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# What is the Time? It Depends…

Q: What is the fastest way to get a heated debate going about some topic in the IM 6-8 math curriculum?

A: Show people this graph from Lesson 4 in Unit 8.5:

By Kristin Umland

Many of us learned that time is always the independent variable, and should therefore always be on the horizontal axis. This is a really powerful heuristic that we sometimes pass on to our students when they are learning about relations and functions. The problem is, it isn’t true.

How to Know the Role of the Variables

Why would we ever want to consider time as the dependent variable? David Butler (@DavidKButlerUoA) had a nice way of thinking about the example above:

For me the key has always been to focus not on the x-axis but on the y-axis. The thing on the y-axis is the thing you want to predict in your story. In this story, it seems Kiran wants to predict how long a run will take based on knowing how far it is.

In general, a context that involves a relationship between two quantities does not dictate which quantity is the independent variable and which is the dependent variable: that is a choice made by the modeler. Consider this situation:

A runner is traveling 1 mile every 10 minutes.

There is more than one way to represent this situation with a function.

1. We can say the number of miles traveled, d, is a function of the number of minutes that have passed, t, and write d = 0.1t.
2. We can also say that the number of minutes that have passed, t, is a function of the number of miles traveled, d, and write t = 10d.

These are both linear functions. The slope in the first corresponds to speed (0.1 miles per minute), and the slope of the second corresponds to pace (10 minutes per mile). Both have meaning, and both could be of interest. It is up to the modeler to decide what kinds of questions she wants to answer about the context and which function will be most useful in answering those questions.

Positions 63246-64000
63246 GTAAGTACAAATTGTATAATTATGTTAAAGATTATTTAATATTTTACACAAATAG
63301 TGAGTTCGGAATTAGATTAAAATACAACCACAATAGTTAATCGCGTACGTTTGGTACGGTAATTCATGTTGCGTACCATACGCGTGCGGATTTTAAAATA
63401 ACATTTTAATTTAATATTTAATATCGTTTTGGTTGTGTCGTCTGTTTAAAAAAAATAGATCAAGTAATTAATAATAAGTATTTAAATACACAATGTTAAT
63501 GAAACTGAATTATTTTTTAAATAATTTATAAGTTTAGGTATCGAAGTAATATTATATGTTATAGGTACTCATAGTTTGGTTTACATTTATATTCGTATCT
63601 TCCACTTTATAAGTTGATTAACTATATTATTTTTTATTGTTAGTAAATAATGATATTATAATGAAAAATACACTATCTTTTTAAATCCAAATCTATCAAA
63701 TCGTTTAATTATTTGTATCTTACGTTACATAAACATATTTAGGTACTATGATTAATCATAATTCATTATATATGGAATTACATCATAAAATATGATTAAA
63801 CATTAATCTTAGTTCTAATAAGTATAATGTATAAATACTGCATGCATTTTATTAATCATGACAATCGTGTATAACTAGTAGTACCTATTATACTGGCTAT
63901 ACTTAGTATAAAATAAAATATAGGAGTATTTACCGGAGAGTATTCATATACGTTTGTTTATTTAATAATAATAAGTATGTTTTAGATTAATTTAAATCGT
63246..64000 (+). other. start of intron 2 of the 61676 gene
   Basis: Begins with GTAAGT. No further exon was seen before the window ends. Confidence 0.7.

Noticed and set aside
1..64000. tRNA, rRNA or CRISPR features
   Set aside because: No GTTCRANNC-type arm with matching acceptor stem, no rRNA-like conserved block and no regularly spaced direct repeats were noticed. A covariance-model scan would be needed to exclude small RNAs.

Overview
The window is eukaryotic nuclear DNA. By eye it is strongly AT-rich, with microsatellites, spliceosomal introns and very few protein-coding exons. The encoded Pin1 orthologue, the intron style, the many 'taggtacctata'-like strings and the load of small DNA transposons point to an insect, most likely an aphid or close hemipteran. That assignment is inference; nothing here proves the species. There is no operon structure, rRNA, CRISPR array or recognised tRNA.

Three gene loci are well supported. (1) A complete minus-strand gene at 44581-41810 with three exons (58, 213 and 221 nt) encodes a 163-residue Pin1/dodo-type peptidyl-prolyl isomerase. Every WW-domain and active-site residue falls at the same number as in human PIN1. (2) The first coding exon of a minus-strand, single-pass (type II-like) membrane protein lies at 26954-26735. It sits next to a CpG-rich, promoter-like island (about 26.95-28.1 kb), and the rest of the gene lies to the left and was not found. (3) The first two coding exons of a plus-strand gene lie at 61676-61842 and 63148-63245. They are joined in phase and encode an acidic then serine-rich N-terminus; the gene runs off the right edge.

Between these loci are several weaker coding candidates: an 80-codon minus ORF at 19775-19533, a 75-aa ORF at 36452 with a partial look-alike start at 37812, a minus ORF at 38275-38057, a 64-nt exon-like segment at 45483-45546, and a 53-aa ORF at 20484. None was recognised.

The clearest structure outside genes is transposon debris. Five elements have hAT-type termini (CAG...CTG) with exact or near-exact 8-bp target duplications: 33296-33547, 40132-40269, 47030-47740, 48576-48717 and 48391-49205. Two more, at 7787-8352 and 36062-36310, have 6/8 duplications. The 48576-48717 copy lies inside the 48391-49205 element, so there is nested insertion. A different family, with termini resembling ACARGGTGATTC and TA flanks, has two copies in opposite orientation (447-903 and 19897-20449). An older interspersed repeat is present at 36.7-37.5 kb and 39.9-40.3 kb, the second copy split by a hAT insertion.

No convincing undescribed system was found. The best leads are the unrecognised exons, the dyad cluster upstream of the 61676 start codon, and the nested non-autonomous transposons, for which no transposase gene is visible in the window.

There are also many instances in the scientific literature where time is a function of some other variable. A paper titled “Experimental Comparative Studies of Injection Systems” has this graph:

The authors (who are the modelers in this situation) chose to investigate how the injection time depends on the throttle opening angle.

Time and Time Again

The variables we call “time” take on two distinct flavors: (1) points in time (e.g. what is happening moment by moment) and (2) elapsed time (e.g. how long an event takes). When we think of a function abstracted from any particular context, the language we use to talk about the independent variable sounds very much like they are points in time. For example, we might ask “When is the function increasing?” when we want to know “For which values on the horizontal axis is the function increasing?”

I have a hunch that this way of thinking about functions in general is one of the reasons that it feels like time should always be on the horizontal axis. Interestingly, when we are considering time to be the dependent variable, it is often elapsed time, as it is in the contexts of the runner and the injection systems above. But it doesn’t have to be! Consider this situation:

It takes about 1 hour and 40 minutes for the New Mexico Rail Runner to travel from Albuquerque to Santa Fe. So the time that the train arrives in Santa Fe Depends on the time it departs Albuquerque.

We can also think of it the other way around:

This feels uncomfortable to some people because time only moves forward, so how can something in the past depend on something in the future? It is sometimes challenging to figure out how the wording that describes the relationship between quantities changes when we switch the roles of the independent and dependent variables. But in this case, it is very natural to say, “The time that you should leave Albuquerque depends on the time you want to arrive in Santa Fe.”